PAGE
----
A Conversation with Brian Moore
Brian Moore is the Vice President of Men’s Footwear for the Timberland Boot Company. Prior to joining Timberland, Brian was a Vice President at Burton Snowboards where he was the General Manager for the Gravis Footwear brand. Timberland is widely recognized for its brand of superior outdoor designs. Since its inception in Abington, Massachusetts in 1952, the company has strived to deliver the best in materials, construction and performance aesthetics, while connecting with the community and its consumer base.
Timberland has always set out… to make the most authentic outdoor gear. It needs to be real. It has only ever worked for us when it has been real. Our boots need to keep you dry and protected, they need to be rugged and durable. People need to trust in that – otherwise consumers don’t need us. The same goes for everything we make, from boat shoes to backpacks.
Timberland’s emergence in the hip-hop community… is equal to the emergence of the hip-hop community for Timberland. We’ve developed a long-standing relationship with the hip-hop community. It’s a bond that now goes back decades, and the consumer who first adopted Timberland did so because we made products that worked, period. There was no faking it. The foundation of that relationship hasn’t changed. As long as we respect the fact that what our customer wants from Timberland is authentic, high-quality product, styled appropriately without chasing some crazy trend, we can expect that relationship to stay strong.
The 6″ boot is… our most iconic style and the foundation of our business. It has become the model for how we make everything at Timberland. The design is simple, but it solves a fundamental outdoor need in a very innovative way. Back in 1973, we noticed a lot of wet feet… that happens in New Hampshire in the winter. So the company worked to create a boot that was built in a way so people’s feet wouldn’t get wet. And we built the boots to last. That’s it. No flashing lights, bubbles or neon signs, just a simple, clean boot that worked better than the one that came before it. It took the needs of people who spend time outdoors seriously, and that is how we still make our boots today.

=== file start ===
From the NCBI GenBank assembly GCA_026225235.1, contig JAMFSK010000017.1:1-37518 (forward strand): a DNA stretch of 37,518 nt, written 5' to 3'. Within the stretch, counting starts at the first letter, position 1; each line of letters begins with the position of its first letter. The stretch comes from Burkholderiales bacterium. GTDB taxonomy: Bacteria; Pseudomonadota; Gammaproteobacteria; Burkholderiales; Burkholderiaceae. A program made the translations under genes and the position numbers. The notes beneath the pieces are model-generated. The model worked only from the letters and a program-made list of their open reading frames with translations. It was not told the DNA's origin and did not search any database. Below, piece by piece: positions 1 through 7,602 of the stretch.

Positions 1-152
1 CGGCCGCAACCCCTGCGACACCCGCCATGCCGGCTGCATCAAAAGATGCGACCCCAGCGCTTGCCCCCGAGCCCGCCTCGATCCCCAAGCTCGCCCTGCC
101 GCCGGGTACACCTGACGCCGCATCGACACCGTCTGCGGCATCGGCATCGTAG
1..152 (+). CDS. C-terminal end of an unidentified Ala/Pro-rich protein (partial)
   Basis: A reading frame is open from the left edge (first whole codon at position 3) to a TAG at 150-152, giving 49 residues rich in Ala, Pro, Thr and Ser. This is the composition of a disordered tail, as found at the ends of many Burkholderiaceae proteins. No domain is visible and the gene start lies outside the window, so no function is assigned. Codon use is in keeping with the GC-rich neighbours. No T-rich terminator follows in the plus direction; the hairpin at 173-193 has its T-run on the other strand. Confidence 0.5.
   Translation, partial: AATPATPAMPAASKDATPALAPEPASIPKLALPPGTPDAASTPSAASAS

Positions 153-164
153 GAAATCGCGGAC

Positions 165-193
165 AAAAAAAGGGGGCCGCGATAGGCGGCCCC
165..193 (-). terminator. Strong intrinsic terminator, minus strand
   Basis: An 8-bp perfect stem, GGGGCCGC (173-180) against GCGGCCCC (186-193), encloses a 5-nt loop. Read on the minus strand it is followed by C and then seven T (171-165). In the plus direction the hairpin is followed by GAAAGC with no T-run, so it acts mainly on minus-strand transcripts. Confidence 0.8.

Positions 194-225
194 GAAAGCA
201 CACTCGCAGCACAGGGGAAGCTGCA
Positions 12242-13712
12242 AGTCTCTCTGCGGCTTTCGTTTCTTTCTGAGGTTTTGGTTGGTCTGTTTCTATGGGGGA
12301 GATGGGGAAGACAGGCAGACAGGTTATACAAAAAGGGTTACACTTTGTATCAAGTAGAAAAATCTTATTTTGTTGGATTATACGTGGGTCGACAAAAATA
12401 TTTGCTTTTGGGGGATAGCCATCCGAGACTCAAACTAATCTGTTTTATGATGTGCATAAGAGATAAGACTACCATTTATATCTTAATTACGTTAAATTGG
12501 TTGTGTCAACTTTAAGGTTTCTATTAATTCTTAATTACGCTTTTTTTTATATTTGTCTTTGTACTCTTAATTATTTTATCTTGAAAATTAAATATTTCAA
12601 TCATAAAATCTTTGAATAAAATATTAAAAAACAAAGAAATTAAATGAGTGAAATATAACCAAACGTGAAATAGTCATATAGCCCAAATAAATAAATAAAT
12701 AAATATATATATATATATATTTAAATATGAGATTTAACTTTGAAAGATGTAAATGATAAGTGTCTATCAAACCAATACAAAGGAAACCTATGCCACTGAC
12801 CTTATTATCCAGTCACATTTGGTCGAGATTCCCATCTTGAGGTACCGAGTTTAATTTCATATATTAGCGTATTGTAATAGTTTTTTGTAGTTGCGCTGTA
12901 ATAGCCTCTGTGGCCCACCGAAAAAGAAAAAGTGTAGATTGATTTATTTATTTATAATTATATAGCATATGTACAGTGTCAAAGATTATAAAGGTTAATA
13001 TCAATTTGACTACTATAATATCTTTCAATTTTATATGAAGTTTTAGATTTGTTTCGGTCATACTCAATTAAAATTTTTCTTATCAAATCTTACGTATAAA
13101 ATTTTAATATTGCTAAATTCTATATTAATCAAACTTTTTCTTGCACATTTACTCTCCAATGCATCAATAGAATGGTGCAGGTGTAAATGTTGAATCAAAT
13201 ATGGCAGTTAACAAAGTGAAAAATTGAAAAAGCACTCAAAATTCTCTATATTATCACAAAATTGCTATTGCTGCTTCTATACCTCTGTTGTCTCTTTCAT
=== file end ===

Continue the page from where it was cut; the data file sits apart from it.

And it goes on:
Redefining a classic… is something that we felt was the right thing to do. A few years back we developed a technology in our Timberland PRO® division called “anti fatigue.” It addresses the comfort and support needs of workers who spend hours on their feet at job sites. Just like our development of waterproof leather and seam-sealing in the 1970s, this was an advancement that radically improved something we already had out there. So we decided to introduce it in our Men’s Premium Waterproof boots, starting this fall. The anti-fatigue material in the footbed makes the boot a lot more comfortable and we also managed to make the forefoot more flexible. It’s the first real change in that classic boot since 1973, but we think it’s the right one. It’s an inside-only improvement, though – externally, the boot looks exactly the same.
Adapting to shifts in fashion trends… isn’t something we worry too much about. And it’s not that we don’t care about style. We have a passionate design team which is all about keeping our new drops relevant. But we don’t see short-term shifts in fashion trends as anything that really drives our business.
The gap between performance and fashion… has never really been a gap, we’ve been lucky. Our boots and shoes have been on-point because they perform and because of what they offer. By that I mean: it just looks right to be wearing a pair of rugged boots outside on a rough day in December. The same holds for wearing boat shoes or sandals in the spring. We’ve found that if we do our job, pick the best materials and build shoes that work in the elements, the result is something that is real. I think that authenticity has always been at the root of what makes us “fashionable.”
Introducing new ideas to the public… takes patience. We market and advertise our styles, and have a great team that does. But our relationship with people who shell out that kind of money for Timberland® boots goes deeper and is based on trust – trust that we got it right, and trust that the shoes and gear will hold up and do what we say they will. Because of that, “word-of-mouth” is critical. No one is going to run out and buy a pair of improved Timberland® boots just because we tell them to. They are going to try them out. And if they deliver, they are going to tell someone else. That process takes a bit longer than a big TV and magazine blitz. But it’s more sustainable in the long-run because it is real. And that is how we prefer it.
Photography: Keith Taylor